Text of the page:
Detox cleanses sometimes hurt more than help: what you need to know

Detox cleanses sometimes hurt more than help: what you need to know

Detoxing: an old remedy for good health?

The idea of detoxing - purging the body of poisons and other harmful substances, to bolster the immune system, eliminate fat and increase energy levels – has been around since at least the early 1900s. These days, it is more popular than ever, thanks to a gaggle of celebrity endorsements of popular diets. A quick search on Amazon.com turns up hundreds of books, cleansing products, herbs and nutritional supplements to help you cleanse your way to good health.

Before having kids, I used to detox at least a couple of times a year. I’d usually fast using water, broths, and freshly-juiced fruits, alongside detoxing powders or tablets containing ingredients like psyllium husks, which stimulate the body’s elimination system. Like others, I felt better and more energized immediately afterwards. Years later, I wonder if all that detoxing might have done more harm than good. For years I suffered off and on from hypoglycemia (low blood sugar), and still occasionally have episodes if I don’t watch my diet carefully.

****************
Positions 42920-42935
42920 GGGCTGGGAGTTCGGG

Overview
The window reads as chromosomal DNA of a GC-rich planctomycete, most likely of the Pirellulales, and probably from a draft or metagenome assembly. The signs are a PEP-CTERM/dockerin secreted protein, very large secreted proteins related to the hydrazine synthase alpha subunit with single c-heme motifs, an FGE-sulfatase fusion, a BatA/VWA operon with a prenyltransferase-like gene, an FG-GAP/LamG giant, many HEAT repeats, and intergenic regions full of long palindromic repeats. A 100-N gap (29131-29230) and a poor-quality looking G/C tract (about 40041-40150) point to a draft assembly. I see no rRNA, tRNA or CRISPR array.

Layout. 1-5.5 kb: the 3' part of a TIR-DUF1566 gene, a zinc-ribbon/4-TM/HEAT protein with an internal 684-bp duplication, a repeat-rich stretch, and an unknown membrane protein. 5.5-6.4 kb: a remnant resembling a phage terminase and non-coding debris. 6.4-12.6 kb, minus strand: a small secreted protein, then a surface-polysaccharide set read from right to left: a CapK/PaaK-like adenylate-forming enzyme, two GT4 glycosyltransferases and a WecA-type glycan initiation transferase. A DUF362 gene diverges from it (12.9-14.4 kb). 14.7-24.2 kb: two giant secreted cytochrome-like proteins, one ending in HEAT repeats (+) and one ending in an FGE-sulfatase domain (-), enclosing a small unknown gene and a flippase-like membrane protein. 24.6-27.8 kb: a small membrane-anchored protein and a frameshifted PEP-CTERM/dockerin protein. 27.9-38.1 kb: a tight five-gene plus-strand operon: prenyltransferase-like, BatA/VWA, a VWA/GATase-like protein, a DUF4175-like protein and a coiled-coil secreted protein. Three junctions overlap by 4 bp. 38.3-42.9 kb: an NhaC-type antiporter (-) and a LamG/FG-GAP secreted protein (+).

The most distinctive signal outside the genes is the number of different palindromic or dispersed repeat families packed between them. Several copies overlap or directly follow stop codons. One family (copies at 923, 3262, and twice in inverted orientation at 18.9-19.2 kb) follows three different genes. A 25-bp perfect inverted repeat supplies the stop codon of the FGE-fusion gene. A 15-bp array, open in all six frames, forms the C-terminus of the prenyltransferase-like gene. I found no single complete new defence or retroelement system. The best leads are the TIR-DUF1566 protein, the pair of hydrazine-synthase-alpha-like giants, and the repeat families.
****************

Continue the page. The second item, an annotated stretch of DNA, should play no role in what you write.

Doctors and many nutritionists have amply warned that long-term or frequent detoxing diets can harm the body and cause sustained health problems. People with certain health conditions such as heart disease, high blood pressure, and blood sugar disorders, or who are pregnant or nursing should not detox at all. (Most detoxes involve severely restricting the diet to liquids or purees for days or weeks at a time). However, a vocal minority of medical professionals claim that detoxing, done sensibly and in moderation, can enhance the body’s natural abilities to rid itself of harmful substances.

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